Lupus: Autoimmune Disease and Hidden Pathogens

by | Jan 18, 2005 | Case Stories, Chronic Disease, Dental

Lupus is a classic case of an autoimmune disease of unknown cause for which modern medicine doesn’t offer any effective treatment to correct the underlying problems. Because the cause(s) of the disease is unknown, the disease is elusive and baffles medical doctors and scientists.

An autoimmune disease is one in which one’s own antibodies attack one’s own cells. As an autoimmune disease, Lupus can manifest by inflammation of any part of the organ systems from the intestinal tract, thyroid, heart, lung, joints, and kidneys to skin. Physicians resort to treating the symptoms such as chronic pain and other related clinical manifestations resulting from the inflammation. By treating symptoms, and not the underlying problems of the body, the disease itself is not addressed.

Treatment for Lupus includes NSAIDs (nonsteroidal anti-inflammatory drugs, such as aspirin or ibuprofen), steroids, Hydroxychloroquine, and Cyclophosphamide. These medications are highly toxic to one’s body and create side effects which in the long run are more harmful than the original problem.

One of the intriguing aspects of Lupus is that some cases respond well to long term usage of antibiotic or antiparasitic medications or extraction of infected root canals.

What is the connection between hidden infection and autoimmune disease? When you connect the missing links of overlooked scientific studies one finds indications that hidden infections have been associated not only with Lupus but with most autoimmune diseases such as Rheumatoid Arthritis as well as thrombosis, heart attack, and cancer.

Hidden infections seem to be a major culprit causing inflammation and elevation of erythrocyte sedimentation rate (ESR), C-reactive protein, and ANA titre as major hallmarks of autoimmune disease. Three most prominent works identifying these links with hidden infections have been produced by Dr. Weston Price in dentistry, Dr. Lida Mattman, Ph.D. in microbiology and Dr. Gunter Enderlein, Ph.D. in zoology.

Infectious pathogens are often hidden and undetected by standard blood or stool cultures. Depending on environmental stresses, such as root canals or chronic parasite infestations in the GI tract, pathogens can adapt, change in form, and mutate from overuse of antibiotic medications. A mutated form of a pathogen is often called a Cell Wall Deficient form or L-form and becomes a stealth pathogen, capable of evading our immune surveillance system.

An L-form stealth pathogen is often resistant to antibiotics as well as heat and cold. It can release extreme levels of toxins and be dormant for many years in the body, soil or refrigerator. An L-form stealth pathogen has a much different morphology in many different stages dependent on environmental conditions (this is called pleomorphism). It can therefore create the conditions for chronic medical problems depending upon one’s individual genetic susceptibility.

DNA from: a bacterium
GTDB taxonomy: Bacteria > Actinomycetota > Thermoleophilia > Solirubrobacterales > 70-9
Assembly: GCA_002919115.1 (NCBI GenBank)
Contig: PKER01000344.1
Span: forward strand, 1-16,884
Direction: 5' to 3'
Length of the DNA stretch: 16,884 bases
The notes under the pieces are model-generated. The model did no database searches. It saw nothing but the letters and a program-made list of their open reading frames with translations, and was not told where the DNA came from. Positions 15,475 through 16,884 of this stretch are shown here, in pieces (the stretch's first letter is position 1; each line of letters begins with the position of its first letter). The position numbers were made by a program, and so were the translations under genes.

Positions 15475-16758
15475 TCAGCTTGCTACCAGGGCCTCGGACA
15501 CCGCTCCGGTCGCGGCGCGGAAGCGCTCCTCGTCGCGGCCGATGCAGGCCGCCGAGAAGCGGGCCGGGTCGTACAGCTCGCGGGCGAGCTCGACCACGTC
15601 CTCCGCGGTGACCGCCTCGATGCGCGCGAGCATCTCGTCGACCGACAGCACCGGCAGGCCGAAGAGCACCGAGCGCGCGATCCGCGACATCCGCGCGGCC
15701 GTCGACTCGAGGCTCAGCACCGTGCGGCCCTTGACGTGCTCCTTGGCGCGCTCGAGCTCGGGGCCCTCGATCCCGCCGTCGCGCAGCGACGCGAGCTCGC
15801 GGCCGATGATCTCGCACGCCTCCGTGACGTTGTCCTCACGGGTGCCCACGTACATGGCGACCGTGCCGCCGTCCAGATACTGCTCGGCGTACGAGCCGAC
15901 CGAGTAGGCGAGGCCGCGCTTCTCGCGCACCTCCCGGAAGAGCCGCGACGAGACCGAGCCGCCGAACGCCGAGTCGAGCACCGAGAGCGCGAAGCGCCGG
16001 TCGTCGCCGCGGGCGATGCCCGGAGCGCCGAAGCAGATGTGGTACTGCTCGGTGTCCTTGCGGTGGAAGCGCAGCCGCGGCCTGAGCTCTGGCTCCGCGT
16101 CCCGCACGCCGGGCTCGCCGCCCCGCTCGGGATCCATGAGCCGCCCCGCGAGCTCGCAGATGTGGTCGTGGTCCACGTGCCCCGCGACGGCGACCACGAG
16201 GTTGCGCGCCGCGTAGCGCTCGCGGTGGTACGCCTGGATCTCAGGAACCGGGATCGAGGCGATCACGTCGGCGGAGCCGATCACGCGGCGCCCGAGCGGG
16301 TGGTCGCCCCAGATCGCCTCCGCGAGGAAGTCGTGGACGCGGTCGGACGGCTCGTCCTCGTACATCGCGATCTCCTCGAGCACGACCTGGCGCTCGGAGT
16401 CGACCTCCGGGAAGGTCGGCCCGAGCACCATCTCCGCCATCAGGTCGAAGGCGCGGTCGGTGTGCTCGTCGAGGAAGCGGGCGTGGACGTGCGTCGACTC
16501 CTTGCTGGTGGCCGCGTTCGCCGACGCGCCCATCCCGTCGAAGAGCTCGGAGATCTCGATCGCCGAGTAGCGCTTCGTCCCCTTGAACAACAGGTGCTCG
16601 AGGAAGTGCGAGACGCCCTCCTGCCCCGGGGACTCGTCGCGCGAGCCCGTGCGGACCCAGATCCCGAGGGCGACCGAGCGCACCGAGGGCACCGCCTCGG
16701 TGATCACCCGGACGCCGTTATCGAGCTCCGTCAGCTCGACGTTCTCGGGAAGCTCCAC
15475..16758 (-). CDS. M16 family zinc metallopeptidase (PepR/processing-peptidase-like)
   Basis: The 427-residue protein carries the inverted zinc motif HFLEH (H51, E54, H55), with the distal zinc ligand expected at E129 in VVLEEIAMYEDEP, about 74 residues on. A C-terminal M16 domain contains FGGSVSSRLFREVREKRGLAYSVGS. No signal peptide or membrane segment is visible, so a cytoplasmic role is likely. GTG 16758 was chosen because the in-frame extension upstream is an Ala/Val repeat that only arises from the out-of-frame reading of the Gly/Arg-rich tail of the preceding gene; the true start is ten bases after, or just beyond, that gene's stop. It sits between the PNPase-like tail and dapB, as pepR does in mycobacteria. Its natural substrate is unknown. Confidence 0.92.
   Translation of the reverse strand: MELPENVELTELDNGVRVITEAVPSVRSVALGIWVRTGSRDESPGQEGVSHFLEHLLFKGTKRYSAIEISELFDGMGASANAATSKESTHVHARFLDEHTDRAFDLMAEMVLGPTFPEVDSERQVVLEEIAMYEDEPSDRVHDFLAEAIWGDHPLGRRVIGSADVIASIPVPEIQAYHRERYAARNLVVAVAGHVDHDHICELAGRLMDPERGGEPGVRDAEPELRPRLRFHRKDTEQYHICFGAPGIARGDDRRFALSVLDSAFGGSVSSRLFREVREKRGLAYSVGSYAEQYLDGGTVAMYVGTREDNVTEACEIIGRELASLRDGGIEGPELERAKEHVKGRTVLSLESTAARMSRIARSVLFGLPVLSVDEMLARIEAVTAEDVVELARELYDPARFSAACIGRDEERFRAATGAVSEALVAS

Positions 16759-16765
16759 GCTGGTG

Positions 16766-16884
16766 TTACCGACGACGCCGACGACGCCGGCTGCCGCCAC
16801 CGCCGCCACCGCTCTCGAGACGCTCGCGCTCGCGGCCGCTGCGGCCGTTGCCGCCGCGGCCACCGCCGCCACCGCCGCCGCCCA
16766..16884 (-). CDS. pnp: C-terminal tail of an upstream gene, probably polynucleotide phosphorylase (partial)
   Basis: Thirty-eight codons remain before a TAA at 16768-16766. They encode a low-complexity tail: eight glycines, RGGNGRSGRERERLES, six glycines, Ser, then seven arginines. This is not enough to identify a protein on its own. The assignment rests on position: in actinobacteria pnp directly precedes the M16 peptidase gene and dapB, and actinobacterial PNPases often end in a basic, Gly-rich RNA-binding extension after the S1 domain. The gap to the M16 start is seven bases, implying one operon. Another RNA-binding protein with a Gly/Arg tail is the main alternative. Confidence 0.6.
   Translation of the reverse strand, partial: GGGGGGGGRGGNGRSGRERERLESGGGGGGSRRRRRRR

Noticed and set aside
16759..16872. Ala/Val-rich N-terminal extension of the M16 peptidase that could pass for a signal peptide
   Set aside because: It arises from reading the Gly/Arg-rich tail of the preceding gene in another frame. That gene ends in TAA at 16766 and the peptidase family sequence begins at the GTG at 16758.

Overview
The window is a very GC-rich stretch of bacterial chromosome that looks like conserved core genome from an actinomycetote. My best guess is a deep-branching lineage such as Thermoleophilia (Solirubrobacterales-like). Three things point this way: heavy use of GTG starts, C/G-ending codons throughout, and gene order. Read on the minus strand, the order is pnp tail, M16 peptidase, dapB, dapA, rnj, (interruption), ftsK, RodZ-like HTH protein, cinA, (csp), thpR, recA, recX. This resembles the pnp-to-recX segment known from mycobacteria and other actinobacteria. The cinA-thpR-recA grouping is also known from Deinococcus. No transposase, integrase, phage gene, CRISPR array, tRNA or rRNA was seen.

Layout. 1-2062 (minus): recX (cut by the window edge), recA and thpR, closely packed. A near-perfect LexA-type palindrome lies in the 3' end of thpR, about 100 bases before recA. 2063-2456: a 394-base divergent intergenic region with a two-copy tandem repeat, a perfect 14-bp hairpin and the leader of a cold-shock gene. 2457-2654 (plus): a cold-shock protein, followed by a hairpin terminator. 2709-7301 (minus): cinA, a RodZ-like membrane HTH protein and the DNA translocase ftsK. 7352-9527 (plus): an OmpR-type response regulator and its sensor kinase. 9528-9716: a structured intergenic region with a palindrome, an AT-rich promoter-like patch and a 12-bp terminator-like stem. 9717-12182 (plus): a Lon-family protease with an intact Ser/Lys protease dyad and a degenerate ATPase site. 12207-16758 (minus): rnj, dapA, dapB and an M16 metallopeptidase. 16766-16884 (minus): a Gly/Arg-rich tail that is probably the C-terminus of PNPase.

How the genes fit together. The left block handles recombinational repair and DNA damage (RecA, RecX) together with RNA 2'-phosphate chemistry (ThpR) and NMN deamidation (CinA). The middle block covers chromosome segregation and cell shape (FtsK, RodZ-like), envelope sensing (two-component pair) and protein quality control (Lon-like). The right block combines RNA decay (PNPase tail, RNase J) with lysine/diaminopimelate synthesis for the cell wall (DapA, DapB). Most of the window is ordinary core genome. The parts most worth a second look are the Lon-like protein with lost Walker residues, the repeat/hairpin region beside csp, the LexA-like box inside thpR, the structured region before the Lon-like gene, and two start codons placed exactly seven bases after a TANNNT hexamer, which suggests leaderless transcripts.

Once the L-form stealth pathogen settles into one’s body, it can hide in deep cellular levels. Therefore, eradicating the pathogen can be a major challenge. At that stage, using stronger, newer antibiotics creates a bigger monster to deal with later. Antibiotics are no longer effective and will drive the stealth pathogen to become more powerful and toxic. This, of course, worsens the original problems and symptoms.

One of the most effective ways to deal with a stealth pathogen is by reactivating one’s immune system through body detoxifications, nutritional support, heavy metal detoxification and eliminating the favorite hiding places in the GI tract and the mouth (in teeth, gums, and jaw).

Patient Success Story: Lupus – Jane, 46 year old female with history of Lupus diagnosed in October 1994.

Chief complaints: Symptoms of pericarditis, arthralgia, anemia, alopecia, tachycardia, and fatigue along with elevated ANA. I saw her in October of 2003 with recurrent pericarditis and left shoulder pain.

Physical exam: normal exam.

Lab: EKG normal. Chest X-ray normal. ANA titre high with antinuclear antibodies at 1:320. ESR high at 55. C-reactive protein very high at 7.13 (normal value is less than one) and rheumatoid factor normal at 4. Echocardiogram: normal exam.

Heavy metals: Very high on mercury and slightly elevated level on arsenic and tin.

Results: Acupuncture Meridian Assessment revealed primary focus was on intestinal and dental infection.

Treatment: Patient was started on parasite medications for parasites and antibiotics for dental infection. Dental infection did not bother her. Patient was strongly advised to see a Biological dentist. Patient has been on an intensive nutritional program. In April of 2004 dental work was finally completed by an oral surgeon. Soon thereafter, all aches, chest pain and pleurisy have been resolved. Four months later, ESR and CRP are back to normal and ANA titre is down to 1:160.

Commentary: Jane had classic Lupus by her physical symptoms and by her lab test results. Three major underlying problems for Jane were hidden dental infection, heavy metal toxicity, and parasite infection.

Outcome: Jane’s chest pain and joint pain were markedly improved after intense nutritional programs, parasite cleansing and the completion of oral surgery for cavitations (infections) in the area of old wisdom teeth. Patient is going through chelation therapy for heavy metal toxicity. I expect she will continue to improve.